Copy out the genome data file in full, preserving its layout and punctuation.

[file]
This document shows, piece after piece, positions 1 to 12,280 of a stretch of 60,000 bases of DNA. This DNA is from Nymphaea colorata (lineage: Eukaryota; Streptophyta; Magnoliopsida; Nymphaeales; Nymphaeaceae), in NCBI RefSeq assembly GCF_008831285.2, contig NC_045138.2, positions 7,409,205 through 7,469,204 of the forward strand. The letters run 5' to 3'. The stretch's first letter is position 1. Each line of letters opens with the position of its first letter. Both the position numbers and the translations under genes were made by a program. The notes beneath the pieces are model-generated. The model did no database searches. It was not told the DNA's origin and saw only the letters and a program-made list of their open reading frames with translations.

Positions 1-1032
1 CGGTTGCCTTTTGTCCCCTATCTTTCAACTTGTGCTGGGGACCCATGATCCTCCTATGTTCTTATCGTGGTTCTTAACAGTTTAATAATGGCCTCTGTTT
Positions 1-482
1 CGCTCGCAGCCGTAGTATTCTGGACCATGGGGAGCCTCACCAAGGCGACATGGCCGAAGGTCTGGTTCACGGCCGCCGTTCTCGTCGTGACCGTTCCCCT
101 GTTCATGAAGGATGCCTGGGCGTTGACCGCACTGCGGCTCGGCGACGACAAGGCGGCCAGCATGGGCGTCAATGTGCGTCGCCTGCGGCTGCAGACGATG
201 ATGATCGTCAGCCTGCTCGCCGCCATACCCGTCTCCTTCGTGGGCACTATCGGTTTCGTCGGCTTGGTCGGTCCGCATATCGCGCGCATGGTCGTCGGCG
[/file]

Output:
This document shows, piece after piece, positions 1 to 12,280 of a stretch of 60,000 bases of DNA. This DNA is from Nymphaea colorata (lineage: Eukaryota; Streptophyta; Magnoliopsida; Nymphaeales; Nymphaeaceae), in NCBI RefSeq assembly GCF_008831285.2, contig NC_045138.2, positions 7,409,205 through 7,469,204 of the forward strand. The letters run 5' to 3'. The stretch's first letter is position 1. Each line of letters opens with the position of its first letter. Both the position numbers and the translations under genes were made by a program. The notes beneath the pieces are model-generated. The model did no database searches. It was not told the DNA's origin and saw only the letters and a program-made list of their open reading frames with translations.

Positions 1-1032
1 CGGTTGCCTTTTGTCCCCTATCTTTCAACTTGTGCTGGGGACCCATGATCCTCCTATGTTCTTATCGTGGTTCTTAACAGTTTAATAATGGCCTCTGTTT
Positions 1-482
1 CGCTCGCAGCCGTAGTATTCTGGACCATGGGGAGCCTCACCAAGGCGACATGGCCGAAGGTCTGGTTCACGGCCGCCGTTCTCGTCGTGACCGTTCCCCT
101 GTTCATGAAGGATGCCTGGGCGTTGACCGCACTGCGGCTCGGCGACGACAAGGCGGCCAGCATGGGCGTCAATGTGCGTCGCCTGCGGCTGCAGACGATG
201 ATGATCGTCAGCCTGCTCGCCGCCATACCCGTCTCCTTCGTGGGCACTATCGGTTTCGTCGGCTTGGTCGGTCCGCATATCGCGCGCATGGTCGTCGGCG